Wet, black and red.
Growing up in London, that’s all I knew of Wales – constant rain, coal-black miners and dismissive comments by adults about red strikers.
And children like me being killed in Aberfan. Altogether a gloomy and dangerous place.
Then 30 years ago I had to come and live here, discovering Cardiff’s bus routes, libraries, supermarkets and DIY stores, its parks and people. Occasionally venturing into the even more threatening ‘valleys’.
The Cardiff NHS saw me through child-birth and the buggy pushed memories into my head as it navigated the streets, parks and shops. And babies brought friendships, but only to a point. My mum wasn’t around to babysit, I couldn’t go shopping with my sister, and my nan did not live round the corner. I shared no school-day memories with the swing-pushers beside me. And keeping up these crucial relationships kept the other mums too busy for an alien like me. We could thrive side by side, but we were different plants, growing from different stock, needing different nutrients.
Zoom past Thatcher, Major, Blair, Brown, the setting up of the Welsh Assembly and time working as a scientist, housewife, student and artist. Fast forward 30 Christmases, 10,950 days to meet people, four children, 1,560 weekly shops, and one broken marriage and I find Cardiff is my home. It’s the setting for most of my memories, the place I know best, the place I’m always glad to come back to, the place I’d never want to leave. The most constant factor in my life. I’m a fan.
Layers of memories have grown like tree rings. I walk its streets scanning each face, peering beneath the veils of age and discovering people I knew. Where did we meet? Was it…? Or was it….? Or were you…? But I’m sure I know you. And you’re sure that you know me. And one day our blurry memories may release the knowledge that eludes us now.
The streets are like the people – through the connections in my head, I see what my neighbours don’t see – my own good places and bad, my unique portfolio of connections.
But Cardiff doesn’t just hold the ghosts of the past. It constantly surprises me. Each time I walk down the hill, where I live, the light highlights something different. And I wonder how it’s taken me 30 years to see it. It’s familiar, yet unfamiliar. I can walk my local patch a different way each day.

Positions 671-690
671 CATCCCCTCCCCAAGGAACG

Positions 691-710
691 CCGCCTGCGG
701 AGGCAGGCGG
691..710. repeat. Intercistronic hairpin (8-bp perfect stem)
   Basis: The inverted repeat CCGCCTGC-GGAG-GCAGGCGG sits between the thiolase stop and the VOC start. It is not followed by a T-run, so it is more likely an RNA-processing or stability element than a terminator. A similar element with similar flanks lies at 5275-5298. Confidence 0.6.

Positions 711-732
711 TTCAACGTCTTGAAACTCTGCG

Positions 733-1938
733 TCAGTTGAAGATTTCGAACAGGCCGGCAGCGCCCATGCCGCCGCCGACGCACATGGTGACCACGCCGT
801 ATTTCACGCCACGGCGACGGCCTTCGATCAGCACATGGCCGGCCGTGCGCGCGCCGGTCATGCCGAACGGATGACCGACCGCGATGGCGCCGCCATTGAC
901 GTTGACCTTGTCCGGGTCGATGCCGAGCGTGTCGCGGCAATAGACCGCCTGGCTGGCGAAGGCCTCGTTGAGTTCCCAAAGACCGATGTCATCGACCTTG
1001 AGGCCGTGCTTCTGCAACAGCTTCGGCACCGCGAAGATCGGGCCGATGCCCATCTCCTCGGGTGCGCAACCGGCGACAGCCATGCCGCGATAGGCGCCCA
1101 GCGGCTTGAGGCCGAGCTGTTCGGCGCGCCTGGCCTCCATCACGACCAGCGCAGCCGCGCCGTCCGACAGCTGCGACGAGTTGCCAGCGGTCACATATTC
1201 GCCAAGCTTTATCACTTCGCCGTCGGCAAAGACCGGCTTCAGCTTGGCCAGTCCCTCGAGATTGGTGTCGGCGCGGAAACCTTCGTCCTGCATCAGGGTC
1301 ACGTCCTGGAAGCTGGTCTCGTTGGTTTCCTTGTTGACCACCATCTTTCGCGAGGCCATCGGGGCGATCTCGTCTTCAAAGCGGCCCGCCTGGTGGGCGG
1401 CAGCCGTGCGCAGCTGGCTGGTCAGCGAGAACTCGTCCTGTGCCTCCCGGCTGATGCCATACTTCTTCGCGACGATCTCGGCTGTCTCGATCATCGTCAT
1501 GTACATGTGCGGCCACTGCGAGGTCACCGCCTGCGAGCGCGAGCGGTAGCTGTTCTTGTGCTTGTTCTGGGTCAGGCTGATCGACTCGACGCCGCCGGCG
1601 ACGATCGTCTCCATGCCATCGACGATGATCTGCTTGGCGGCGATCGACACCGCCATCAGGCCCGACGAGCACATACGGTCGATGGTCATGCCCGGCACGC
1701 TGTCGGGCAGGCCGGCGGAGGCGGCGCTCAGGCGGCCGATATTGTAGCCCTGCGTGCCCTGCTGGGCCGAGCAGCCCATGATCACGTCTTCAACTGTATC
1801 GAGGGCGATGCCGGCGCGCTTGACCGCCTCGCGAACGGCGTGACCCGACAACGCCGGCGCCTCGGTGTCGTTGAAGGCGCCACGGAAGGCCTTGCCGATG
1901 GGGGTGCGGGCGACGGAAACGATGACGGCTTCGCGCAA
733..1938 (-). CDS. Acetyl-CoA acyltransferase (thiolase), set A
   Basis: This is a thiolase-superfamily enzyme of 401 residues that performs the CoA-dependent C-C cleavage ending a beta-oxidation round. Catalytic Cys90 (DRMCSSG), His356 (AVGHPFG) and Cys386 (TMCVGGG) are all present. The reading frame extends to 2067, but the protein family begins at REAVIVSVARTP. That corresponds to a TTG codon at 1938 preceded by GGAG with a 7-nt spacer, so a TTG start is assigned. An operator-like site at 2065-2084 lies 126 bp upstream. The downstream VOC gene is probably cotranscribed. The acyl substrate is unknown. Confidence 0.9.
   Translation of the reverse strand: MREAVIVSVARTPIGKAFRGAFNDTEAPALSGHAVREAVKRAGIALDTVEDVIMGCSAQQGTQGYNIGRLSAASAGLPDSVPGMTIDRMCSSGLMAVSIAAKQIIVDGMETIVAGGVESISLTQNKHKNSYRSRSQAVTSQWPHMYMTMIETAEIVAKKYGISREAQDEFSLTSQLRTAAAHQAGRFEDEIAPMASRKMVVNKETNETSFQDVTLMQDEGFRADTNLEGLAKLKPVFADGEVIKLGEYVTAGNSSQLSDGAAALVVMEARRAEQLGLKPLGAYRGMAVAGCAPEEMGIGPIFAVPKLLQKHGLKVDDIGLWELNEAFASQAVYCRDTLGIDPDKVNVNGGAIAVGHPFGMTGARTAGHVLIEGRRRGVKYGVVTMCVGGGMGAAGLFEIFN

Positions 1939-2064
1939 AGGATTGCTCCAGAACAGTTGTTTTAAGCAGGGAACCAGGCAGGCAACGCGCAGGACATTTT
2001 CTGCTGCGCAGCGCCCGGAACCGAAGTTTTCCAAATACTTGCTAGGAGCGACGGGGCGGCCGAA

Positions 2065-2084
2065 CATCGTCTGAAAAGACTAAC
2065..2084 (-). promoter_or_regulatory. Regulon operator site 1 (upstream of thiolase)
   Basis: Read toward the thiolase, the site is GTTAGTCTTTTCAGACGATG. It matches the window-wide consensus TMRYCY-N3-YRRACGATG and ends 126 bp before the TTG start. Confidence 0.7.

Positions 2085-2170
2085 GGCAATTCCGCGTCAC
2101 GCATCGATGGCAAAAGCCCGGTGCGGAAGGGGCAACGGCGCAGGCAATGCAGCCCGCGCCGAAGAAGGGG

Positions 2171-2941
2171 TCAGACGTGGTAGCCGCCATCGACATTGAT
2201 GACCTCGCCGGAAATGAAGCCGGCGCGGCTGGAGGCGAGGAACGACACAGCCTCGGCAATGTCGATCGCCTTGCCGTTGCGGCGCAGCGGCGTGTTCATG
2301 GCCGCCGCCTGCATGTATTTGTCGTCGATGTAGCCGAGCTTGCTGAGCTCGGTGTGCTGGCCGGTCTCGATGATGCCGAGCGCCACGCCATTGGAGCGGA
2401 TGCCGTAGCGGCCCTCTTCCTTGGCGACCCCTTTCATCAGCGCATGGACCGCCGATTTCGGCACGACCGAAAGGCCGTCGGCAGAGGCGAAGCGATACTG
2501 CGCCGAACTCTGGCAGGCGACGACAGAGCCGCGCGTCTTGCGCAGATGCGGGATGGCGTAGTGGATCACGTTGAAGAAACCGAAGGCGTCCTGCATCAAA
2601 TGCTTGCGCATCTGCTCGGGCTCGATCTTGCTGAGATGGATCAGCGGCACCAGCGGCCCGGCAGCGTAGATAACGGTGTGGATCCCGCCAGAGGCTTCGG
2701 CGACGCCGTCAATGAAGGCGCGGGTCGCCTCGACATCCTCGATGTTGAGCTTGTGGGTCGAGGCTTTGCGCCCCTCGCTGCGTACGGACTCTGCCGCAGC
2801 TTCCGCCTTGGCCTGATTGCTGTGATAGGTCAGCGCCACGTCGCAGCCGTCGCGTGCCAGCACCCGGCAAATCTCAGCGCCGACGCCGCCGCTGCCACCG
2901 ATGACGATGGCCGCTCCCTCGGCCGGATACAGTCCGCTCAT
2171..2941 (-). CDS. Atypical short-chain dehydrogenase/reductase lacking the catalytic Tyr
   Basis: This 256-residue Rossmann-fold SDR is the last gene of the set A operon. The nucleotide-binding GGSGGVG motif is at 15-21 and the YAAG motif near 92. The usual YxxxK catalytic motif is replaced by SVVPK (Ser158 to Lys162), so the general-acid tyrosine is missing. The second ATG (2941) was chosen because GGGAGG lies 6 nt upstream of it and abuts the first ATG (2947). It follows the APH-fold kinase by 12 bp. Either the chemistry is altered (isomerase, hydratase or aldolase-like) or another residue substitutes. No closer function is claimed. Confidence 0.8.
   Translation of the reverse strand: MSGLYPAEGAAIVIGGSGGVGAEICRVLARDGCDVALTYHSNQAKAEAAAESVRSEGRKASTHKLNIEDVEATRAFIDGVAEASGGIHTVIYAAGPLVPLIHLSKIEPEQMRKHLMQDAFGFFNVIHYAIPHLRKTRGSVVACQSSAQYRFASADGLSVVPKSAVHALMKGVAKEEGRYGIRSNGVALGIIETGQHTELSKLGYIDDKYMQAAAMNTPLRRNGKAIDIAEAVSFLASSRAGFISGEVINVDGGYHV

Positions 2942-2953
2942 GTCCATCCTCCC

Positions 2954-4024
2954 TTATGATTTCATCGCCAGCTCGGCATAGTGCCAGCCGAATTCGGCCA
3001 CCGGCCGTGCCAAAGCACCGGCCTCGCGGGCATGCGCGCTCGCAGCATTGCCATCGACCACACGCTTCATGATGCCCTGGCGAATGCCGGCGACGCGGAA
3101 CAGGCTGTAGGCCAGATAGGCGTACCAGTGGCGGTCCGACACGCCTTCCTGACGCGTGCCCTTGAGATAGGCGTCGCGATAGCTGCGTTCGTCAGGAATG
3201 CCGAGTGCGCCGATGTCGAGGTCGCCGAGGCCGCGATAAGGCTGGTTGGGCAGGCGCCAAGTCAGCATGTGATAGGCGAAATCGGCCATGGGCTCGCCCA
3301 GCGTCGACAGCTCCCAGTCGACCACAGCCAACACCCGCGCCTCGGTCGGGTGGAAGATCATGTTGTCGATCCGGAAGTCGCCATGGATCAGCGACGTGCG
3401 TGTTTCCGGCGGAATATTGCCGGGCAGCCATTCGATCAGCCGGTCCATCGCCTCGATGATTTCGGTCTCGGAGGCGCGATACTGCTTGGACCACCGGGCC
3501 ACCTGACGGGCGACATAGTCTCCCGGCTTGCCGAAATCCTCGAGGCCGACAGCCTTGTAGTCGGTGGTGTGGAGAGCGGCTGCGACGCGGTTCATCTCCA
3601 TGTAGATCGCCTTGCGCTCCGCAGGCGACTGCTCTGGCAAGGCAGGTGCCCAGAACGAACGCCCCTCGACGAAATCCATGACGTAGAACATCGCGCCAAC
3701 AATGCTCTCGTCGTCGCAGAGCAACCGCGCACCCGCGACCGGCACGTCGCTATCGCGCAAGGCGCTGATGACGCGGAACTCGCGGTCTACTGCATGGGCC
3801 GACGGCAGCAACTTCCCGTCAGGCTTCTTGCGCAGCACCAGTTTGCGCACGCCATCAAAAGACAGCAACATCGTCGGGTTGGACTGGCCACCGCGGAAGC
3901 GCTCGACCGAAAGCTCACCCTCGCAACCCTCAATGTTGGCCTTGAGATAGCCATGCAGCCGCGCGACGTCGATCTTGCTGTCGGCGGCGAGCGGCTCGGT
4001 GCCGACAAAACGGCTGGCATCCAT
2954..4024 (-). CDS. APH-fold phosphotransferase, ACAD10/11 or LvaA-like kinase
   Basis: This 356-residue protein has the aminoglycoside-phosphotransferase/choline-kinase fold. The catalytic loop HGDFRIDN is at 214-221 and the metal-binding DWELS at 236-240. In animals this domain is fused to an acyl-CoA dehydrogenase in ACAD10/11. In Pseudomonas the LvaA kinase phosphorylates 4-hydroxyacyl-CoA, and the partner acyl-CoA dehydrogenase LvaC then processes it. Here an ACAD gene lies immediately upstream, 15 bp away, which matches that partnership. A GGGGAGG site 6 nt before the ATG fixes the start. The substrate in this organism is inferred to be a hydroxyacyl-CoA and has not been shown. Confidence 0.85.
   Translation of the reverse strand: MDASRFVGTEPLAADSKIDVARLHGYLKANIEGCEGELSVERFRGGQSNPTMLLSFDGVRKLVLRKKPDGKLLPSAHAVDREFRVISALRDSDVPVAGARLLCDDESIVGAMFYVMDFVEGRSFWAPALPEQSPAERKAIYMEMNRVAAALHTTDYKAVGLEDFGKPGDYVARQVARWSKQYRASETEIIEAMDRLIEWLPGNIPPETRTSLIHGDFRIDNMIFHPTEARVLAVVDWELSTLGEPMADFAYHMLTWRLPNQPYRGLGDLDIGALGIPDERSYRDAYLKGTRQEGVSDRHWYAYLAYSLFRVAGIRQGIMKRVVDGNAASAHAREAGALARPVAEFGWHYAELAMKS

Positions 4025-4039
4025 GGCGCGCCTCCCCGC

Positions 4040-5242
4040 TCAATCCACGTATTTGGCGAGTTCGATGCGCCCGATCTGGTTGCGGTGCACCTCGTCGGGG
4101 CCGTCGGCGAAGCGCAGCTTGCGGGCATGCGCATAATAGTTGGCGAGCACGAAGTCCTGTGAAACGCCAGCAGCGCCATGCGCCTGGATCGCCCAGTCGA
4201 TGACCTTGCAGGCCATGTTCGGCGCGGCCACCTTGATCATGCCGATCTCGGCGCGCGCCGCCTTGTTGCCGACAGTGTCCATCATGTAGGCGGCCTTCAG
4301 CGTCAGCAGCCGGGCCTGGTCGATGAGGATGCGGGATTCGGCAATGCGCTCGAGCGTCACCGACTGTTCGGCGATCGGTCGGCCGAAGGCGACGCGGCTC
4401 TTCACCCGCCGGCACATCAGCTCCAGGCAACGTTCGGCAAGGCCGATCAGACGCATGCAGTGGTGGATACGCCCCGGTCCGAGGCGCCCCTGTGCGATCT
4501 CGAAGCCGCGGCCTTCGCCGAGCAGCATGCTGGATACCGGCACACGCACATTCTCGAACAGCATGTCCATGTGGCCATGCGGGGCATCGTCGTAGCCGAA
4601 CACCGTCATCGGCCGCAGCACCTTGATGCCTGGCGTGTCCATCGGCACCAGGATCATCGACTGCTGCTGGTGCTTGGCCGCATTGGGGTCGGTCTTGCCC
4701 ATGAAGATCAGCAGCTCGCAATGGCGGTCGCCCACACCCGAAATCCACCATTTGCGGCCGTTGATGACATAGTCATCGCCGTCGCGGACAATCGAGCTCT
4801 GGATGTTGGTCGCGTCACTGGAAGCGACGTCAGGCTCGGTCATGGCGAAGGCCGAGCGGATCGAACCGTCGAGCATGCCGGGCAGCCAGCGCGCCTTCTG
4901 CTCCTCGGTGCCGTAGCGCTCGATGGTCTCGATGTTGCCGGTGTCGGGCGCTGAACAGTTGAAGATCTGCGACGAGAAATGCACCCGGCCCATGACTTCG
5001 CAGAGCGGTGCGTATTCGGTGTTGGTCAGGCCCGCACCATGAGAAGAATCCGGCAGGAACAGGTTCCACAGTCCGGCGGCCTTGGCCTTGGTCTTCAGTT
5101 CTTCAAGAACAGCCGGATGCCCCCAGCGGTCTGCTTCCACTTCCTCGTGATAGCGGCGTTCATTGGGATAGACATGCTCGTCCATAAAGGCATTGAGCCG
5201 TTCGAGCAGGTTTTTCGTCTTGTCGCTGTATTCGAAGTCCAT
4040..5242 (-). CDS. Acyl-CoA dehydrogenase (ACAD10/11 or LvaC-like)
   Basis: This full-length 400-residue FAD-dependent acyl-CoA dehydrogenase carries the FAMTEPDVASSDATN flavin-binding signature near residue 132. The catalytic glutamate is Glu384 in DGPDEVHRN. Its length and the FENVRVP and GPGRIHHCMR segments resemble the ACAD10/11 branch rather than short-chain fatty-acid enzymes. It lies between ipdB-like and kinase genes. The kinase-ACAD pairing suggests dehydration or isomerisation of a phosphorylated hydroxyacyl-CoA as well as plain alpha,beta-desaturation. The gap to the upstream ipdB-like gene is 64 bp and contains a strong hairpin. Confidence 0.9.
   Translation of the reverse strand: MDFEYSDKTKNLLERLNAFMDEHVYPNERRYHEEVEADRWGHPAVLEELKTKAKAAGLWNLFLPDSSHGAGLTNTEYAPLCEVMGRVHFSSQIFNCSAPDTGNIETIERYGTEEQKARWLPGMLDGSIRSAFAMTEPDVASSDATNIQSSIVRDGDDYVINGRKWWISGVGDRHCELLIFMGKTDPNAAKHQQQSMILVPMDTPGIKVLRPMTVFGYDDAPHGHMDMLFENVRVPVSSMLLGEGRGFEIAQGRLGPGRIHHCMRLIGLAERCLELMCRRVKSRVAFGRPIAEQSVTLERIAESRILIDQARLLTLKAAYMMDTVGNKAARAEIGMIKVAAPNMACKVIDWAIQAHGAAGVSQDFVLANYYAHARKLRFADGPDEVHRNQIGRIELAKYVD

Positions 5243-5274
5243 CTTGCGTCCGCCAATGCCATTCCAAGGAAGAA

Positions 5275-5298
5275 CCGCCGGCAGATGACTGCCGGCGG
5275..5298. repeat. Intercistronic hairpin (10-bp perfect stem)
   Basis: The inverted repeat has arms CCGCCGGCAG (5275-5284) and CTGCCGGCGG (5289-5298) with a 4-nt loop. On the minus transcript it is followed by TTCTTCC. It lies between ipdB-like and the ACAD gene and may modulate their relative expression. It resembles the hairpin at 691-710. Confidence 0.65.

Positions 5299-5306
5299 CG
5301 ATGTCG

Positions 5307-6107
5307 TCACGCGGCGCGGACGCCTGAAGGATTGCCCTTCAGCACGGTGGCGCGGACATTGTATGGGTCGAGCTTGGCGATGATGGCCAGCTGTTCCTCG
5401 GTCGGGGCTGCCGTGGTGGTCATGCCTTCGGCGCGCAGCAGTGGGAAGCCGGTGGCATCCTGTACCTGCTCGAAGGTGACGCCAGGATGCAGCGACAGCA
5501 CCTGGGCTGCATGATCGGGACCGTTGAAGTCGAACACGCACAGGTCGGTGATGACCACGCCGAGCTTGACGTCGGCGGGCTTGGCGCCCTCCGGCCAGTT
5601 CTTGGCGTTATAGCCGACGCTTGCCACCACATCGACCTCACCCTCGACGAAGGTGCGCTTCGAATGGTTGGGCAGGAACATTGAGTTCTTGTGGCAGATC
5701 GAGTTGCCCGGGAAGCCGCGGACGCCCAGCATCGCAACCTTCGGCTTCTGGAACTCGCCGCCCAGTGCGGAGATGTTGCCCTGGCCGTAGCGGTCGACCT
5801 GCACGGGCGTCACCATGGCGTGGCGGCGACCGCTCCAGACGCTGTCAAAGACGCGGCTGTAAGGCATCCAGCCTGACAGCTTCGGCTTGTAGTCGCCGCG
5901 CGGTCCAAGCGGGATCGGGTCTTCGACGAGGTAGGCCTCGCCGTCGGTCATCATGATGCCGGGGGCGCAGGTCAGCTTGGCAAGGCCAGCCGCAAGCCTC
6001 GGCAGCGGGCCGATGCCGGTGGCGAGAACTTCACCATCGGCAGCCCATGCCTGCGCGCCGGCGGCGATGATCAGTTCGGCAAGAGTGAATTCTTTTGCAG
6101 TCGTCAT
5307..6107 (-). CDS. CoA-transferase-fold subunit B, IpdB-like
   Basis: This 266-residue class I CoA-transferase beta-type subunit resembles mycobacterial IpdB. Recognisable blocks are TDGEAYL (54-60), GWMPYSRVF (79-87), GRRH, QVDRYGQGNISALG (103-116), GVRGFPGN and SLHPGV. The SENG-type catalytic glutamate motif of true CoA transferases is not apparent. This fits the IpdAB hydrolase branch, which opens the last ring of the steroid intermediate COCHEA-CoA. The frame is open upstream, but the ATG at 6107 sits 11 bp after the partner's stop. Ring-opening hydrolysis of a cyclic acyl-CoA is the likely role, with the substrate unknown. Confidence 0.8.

It’s the same with people. Different circles suddenly reveal links I didn’t dream of, yet there are always new circles to explore. An unlimited source of new opportunities, new encounters, new possibilities for re-inventing yourself, new things to do. It’s big enough to vanish in, but small enough for cosiness.
I wouldn’t claim to be Cardiffian though. There are vast tranches of it where I never tread. Territorial, I fear to tiptoe beyond the boundary of my patch into the threatening unknown, as though I wore a label, “Alien, please target”. And after all, I haven’t read the Echo enough to be Cardiffian and I’ve worked in the valleys so much I’ve grown to love them too.
What am I then? Whatever my accent, I’m utterly, totally certain I’m not English. I don’t fit in over there. I’ve had 30 years without England and Wales has rooted in me, opening my mind, challenging my thinking, re-jigging my understanding, giving me a place to grow. I’d gladly be considered Welsh. Wet, black and red? How wrong can people be?
Katrina Kirkwood is now a digital and storytelling artist. She arrived here a very long time ago as a scientist working in medical research, turned into a mother, then an art student and now loves meeting an incredible variety of people throughout South Wales with her story-making work. You can find out more at her website, www.katrinakirkwood.org. Katrina lives in Penylan and makes a game of NOT having her photo taken.
Katrina was photographed in Roath recreation ground by Adam Chard
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